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Notes Towards Day 23: Turned by/Schooled by/Strolling with William James

Anne Dalke's picture


Gertrude Stein (1874- 1946)
by Picasso

Jacques Barzun (1907 -??!!)
American cultural historian

class notes by Penguins

I. looking forward
we've run out of notetakers: 
any volunteers for next 3 classes?
(anyone short on postings...?)

For Wednesday,
read posted excerpts from
Louis Menand's The Metaphysical Club:
A Story of Ideas in America
, available via password @

On Friday @ 5 p.m: 4 pp. on-line paper
due on William James and you-or-someone-else
(let me know if you want to talk)

Next week: some BMC speeches by Henry and William,
both, on Monday (paired w/ two more contemporary ones);
and your "final exam" performance on Wednesday
aseidman, jrlewis, kjmason, Marina, exsoladsolem tell
the others what this is about/forms it might take?
will need to know group arrangements by next Monday

II. looking back?
reviewing 'cash value' of PG's visit?
Richard Rorty's role in the conversation?

The light as aseidman has seen it: Oh dear, what a dilemna.

I delighted in Professor Grobstein's lecture today. His clarification of what the poorly chosen Jamesian terms actually meant was excellent, and now I feel that I better understand what James meant to say. I am no longer slogging through the mire of his ineffectual enunciation of such things as truth, belief, etcetera.

Unfortunately...I think I like him even less, being unable to give him any further of the benefit of the doubt. We have now established that James really did not believe in such things as objective truths...which is, pardon me, a bunch of nonsense. There's no need for me to re-iterate my opinions about subjective versus objective truths, so let's move on.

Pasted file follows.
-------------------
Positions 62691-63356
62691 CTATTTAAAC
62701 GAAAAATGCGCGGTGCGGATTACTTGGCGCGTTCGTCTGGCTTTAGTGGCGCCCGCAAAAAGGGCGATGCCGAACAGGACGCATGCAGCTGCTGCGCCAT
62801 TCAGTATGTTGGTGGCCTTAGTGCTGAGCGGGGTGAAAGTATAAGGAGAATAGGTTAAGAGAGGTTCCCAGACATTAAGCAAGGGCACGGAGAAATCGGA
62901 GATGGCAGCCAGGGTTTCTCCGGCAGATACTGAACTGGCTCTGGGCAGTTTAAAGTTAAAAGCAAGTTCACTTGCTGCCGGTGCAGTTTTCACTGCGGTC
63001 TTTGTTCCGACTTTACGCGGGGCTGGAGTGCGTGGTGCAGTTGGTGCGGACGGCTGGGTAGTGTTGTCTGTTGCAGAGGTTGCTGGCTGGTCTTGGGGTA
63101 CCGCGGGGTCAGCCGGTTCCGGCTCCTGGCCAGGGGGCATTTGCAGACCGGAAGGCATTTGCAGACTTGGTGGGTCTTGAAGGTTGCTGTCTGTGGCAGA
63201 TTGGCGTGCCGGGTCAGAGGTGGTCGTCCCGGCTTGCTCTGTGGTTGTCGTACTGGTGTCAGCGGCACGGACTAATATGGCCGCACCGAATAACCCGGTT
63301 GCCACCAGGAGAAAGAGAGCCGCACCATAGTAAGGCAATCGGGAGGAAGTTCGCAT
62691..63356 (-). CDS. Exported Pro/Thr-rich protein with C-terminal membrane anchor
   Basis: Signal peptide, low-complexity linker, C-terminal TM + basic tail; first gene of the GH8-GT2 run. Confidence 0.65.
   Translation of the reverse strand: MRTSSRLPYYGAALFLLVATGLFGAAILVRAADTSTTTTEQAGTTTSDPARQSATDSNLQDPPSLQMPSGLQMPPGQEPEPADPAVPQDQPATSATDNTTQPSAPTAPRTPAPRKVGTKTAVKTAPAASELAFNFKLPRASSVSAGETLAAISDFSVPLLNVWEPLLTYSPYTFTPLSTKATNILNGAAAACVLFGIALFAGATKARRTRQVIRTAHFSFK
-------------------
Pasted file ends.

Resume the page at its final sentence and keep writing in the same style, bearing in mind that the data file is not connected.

More encouraging was our discussion of what "belief" really meant to James. If, as Professor Grobstein said, belief is something that we accept to govern our actions, and yet know to not be truly justifiable, then I think we are giving people a little more conscious positive agency. We choose to believe, even though we know that perhaps there's no reason for it. We don't choose to believe becuase our beliefs naturally come true. Perhaps I'm nearing a better understanding of this Jamesian stuff.

effect of "individual subjectivities"?

cf. Bi-Co News article: 
"Keep Personal Anecdotes out of the Classroom:
This unwelcome classmate, this party crasher or intelligent discussion, is the semi-irrelevant personal anecdote .... if others have not shared in your experience, they will likely gain nothing from your story .... they do not generate intellectually challenging conversation."

III. (in cf. w/ the different dimensions